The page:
GENOVA. The crossed-out name lets us know we’re through as does the slightly reduced frequency of crazy drivers. Hallelujah! A couple of fist-pumps in the air and a good laugh over our headsets reveals our mood – spirits are still high and we appreciate that every city helps with the next.
Soon we’re rolling once again along the coast with all of its twists and turns. Every once in a while our route takes us high into the hills providing us with stunning views of the towns nestled tightly into the hills below before gently lowering us down by the water once more. We stop briefly for a macchiato in Sori and catch our breath; the roads here are incomparable and our initiation to riding Italy this morning has been unforgettable.
A highlight of the day is a ride along the Passo del Bracco whose snow-lined road seems to twist endlessly into the hills. At each bend, the temperature seems to drop and our only company along its route are some cyclists who look to be training for the Giro d’Italia. During the summer the pass is a mecca for sport bike riders who test their mettle along the length of its tarmac, with some discovering the hard way that sheer fearlessness isn’t always enough. But for us, it isn’t simply the curves or the challenges the road offers – it’s being here, in this moment, with the towns far below us, the blue ribbon of sea in the distance and, except for the sound of our engines, complete silence. It’s a juxtaposition to the days earlier mayhem which is so beautiful it refuses to be dismissed. We pull over, turn off the bikes and let it ring in our ears while we breathe in the landscape.
The day is getting late and we speed on towards Vicopisano choosing to make our way over to the highway for the last hour. Toll booths are friendlier to travellers in Italy than they are in France and I manage to pay the fees without attracting a police escort. Another victory! Soon we’re winding our way down the long, tree-lined road that leads into the centre of town and after arriving at the wrong address, we meet Marie and Lorenzo outside the cemetery to follow them to our home for the next five days.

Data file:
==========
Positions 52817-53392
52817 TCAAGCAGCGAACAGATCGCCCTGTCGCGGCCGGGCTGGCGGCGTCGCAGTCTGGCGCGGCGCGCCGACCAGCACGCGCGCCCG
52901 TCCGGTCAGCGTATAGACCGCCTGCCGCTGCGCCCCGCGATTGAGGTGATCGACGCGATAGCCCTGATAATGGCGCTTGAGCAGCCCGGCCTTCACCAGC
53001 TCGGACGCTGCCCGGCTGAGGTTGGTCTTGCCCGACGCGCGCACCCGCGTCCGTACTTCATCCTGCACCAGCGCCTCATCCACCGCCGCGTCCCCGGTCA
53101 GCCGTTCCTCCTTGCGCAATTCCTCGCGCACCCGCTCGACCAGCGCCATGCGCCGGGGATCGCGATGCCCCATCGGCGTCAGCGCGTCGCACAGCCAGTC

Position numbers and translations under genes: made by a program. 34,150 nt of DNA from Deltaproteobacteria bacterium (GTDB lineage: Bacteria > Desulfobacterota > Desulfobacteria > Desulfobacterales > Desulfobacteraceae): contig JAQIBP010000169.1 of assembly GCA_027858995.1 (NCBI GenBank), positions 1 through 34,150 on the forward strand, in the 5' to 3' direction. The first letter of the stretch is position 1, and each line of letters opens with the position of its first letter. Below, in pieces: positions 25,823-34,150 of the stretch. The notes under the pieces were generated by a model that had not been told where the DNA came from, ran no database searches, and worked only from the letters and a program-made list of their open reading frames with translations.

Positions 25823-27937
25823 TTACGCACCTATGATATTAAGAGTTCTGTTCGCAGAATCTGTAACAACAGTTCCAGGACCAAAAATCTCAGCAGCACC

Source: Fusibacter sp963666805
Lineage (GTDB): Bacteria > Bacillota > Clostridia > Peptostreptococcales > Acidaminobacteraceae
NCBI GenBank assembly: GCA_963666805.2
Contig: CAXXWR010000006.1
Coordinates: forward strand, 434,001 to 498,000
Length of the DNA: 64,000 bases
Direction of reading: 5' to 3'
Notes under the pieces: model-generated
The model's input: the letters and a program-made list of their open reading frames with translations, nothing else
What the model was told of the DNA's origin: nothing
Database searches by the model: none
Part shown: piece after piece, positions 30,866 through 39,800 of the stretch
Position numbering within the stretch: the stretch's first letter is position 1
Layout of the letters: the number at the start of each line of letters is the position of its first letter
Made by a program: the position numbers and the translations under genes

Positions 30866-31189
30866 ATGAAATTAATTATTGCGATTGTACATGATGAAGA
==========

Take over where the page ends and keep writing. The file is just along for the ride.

Vicopisano is one of the five towns that comprise the Strada dell’Olio (the Olive Oil Trail) along a 138km stretch of road and Il Frantoio de Vicopisano is a working olive farm that produces some of the regions best extra-virgin olive oil. The long gravel road leads us to the main farmhouse and we’re met by what seems to be the entire family! As we remove ourselves from the bikes, Marie and Lorenzo introduce us to Lucia, the owner, her daughter Simona, and Valentina who’s married to Lucia’s nephew Francesco. After a warm greeting, Valentina and Marie show us to our apartment and share some local information before leaving us to settle into our home for the next five nights.
Once we’re settled, we head down to the office to pay our deposit and Valentina presents us with a bottle of wine and a bottle of the farm’s olive oil. A beautiful shade of green, we can hardly wait to taste it over a bed of leaves and prosciutto or perhaps a slice of freshly baked bread.
Vicopisano is about a ten-minute walk from the farm and, with the sun making its way towards the horizon, we still have plenty of time to walk about its main street. Marie had mentioned that restaurants in the area don’t open much before 8 pm, and the rumbling in our bellies assures us that we’re unlikely to last that long. We haven’t adjusted to the late dinner times in continental Europe yet and we don’t know that we ever will! Looking for a coffee and a snack, we hit the only bar open and take another try at ordering in Italian. The owner quickly responds in Italian that’s so fast it leaves our minds spinning. The looks on our faces give us away and she quickly changes to excellent English. We still try to finish ordering in Italian, but this time Gratiza coaches us through it with a smile.
We enjoy some time sitting on the patio with a macchiato while devouring a slice of pizza until the darkness and the cold convince us it’s time to grab some groceries and go. We take our time walking the aisles of the grocery store, looking at the new brands of food, the new types of treats, and the differences between what’s carried here as compared to France. The sounds of friendly conversation fill the air and we understand none of it which is surprisingly nice.
With baskets full of supplies for our stay, we head to the register and are met by a lovely smile from the cashier. After a couple of questions in Italian pass us by, she politely asks where we’re from. Our answer brings a huge smile to her face and suddenly she’s speaking quickly to her mother behind the pastry counter and her father who’s just walked in the door. As the mother rounds the corner saying something to us with great excitement, their son leaves the butcher counter to find out what’s going on. Suddenly Nita and I hear a word we know well: Quebec. When I repeat “Quebec?” the mother responds by yelling “Si! Si! Bravo! Quebec!” and the cashier points to the wall behind the register. There, towards the ceiling, is a postcard from Quebec. In a mix of broken English and Italian, the son tries to explain the connection, while his sister pokes fun at him with an overly dramatic “He loooooooooves Quebec!” punctuated with another fantastic grin.